Boko Haram leader Abubakar Shekau made the claim in a new video obtained by AFP on Friday, in which he also said that all the girls had converted to Islam and rejected claims of a ceasefire and peace talks.
The head of the Chibok Elders Forum in the northeast Nigerian town, Pogo Bitrus, whose four nieces are among the hostages, told AFP:
“It (the claim about marriage) is shocking to us, although we know that Boko Haram is not a reliable group. We were sceptical about the talks to release our girls and we never took the ceasefire seriously because since the announcement, they have never stopped attacking communities. Therefore the information that our girls have been married off is not surprising to us. We are only hoping the government will step up whatever efforts it is making to quell the insurgency.”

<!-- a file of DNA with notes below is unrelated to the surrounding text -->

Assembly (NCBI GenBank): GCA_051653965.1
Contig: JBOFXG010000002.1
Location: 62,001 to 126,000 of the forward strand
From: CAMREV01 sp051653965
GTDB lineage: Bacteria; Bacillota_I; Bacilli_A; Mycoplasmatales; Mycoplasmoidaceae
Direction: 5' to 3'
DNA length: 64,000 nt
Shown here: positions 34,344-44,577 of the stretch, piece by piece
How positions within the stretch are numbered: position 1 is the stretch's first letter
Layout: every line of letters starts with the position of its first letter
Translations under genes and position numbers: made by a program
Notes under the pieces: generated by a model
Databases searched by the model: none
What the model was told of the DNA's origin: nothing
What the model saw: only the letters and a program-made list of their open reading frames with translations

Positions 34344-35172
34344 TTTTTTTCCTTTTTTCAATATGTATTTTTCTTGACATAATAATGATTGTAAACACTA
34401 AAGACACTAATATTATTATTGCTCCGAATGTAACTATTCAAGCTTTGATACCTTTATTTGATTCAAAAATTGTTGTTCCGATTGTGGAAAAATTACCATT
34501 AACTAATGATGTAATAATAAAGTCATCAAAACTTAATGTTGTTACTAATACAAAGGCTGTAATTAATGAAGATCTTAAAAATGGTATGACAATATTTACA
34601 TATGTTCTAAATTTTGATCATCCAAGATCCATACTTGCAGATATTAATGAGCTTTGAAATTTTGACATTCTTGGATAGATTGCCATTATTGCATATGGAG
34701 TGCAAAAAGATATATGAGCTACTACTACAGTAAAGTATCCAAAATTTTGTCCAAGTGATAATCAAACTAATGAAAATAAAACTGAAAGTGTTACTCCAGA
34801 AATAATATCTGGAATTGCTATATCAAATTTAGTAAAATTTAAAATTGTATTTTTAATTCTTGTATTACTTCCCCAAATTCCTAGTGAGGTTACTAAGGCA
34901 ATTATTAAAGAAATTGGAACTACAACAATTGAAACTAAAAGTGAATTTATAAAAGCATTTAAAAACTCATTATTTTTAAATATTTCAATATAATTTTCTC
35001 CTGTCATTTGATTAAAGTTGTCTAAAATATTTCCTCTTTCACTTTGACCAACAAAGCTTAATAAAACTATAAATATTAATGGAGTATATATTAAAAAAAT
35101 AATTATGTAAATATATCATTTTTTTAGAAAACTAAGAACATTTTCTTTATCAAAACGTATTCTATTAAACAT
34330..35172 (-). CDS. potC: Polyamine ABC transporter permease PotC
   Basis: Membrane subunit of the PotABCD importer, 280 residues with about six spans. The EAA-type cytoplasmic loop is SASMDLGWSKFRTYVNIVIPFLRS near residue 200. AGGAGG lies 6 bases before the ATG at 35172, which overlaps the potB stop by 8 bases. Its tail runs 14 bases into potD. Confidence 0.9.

Nigeria’s military and presidency said on October 17 that they had reached a deal to end five years of deadly violence in the country’s northeast, as well as agreement to release the Chibok girls. But violence has continued unabated, including a triple bomb attack on a bus station in the northern city of Gombe on Friday, which killed at least eight and injured dozens more.